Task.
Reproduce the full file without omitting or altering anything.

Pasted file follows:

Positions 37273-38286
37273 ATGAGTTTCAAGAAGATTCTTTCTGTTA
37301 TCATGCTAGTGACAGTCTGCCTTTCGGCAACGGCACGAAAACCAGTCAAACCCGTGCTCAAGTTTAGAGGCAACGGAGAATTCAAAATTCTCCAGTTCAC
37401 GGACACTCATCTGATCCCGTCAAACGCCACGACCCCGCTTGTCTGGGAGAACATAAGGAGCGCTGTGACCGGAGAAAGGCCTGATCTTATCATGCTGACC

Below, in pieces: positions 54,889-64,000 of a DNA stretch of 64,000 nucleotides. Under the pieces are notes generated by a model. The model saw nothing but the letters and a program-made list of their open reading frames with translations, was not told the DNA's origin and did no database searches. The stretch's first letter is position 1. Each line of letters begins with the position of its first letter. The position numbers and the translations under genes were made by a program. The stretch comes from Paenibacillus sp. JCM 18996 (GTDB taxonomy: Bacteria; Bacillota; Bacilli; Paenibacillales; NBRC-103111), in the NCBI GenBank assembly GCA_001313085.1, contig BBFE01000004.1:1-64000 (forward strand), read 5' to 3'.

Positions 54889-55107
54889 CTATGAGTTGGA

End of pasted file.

Positions 37273-38286
37273 ATGAGTTTCAAGAAGATTCTTTCTGTTA
37301 TCATGCTAGTGACAGTCTGCCTTTCGGCAACGGCACGAAAACCAGTCAAACCCGTGCTCAAGTTTAGAGGCAACGGAGAATTCAAAATTCTCCAGTTCAC
37401 GGACACTCATCTGATCCCGTCAAACGCCACGACCCCGCTTGTCTGGGAGAACATAAGGAGCGCTGTGACCGGAGAAAGGCCTGATCTTATCATGCTGACC

Below, in pieces: positions 54,889-64,000 of a DNA stretch of 64,000 nucleotides. Under the pieces are notes generated by a model. The model saw nothing but the letters and a program-made list of their open reading frames with translations, was not told the DNA's origin and did no database searches. The stretch's first letter is position 1. Each line of letters begins with the position of its first letter. The position numbers and the translations under genes were made by a program. The stretch comes from Paenibacillus sp. JCM 18996 (GTDB taxonomy: Bacteria; Bacillota; Bacilli; Paenibacillales; NBRC-103111), in the NCBI GenBank assembly GCA_001313085.1, contig BBFE01000004.1:1-64000 (forward strand), read 5' to 3'.

Positions 54889-55107
54889 CTATGAGTTGGA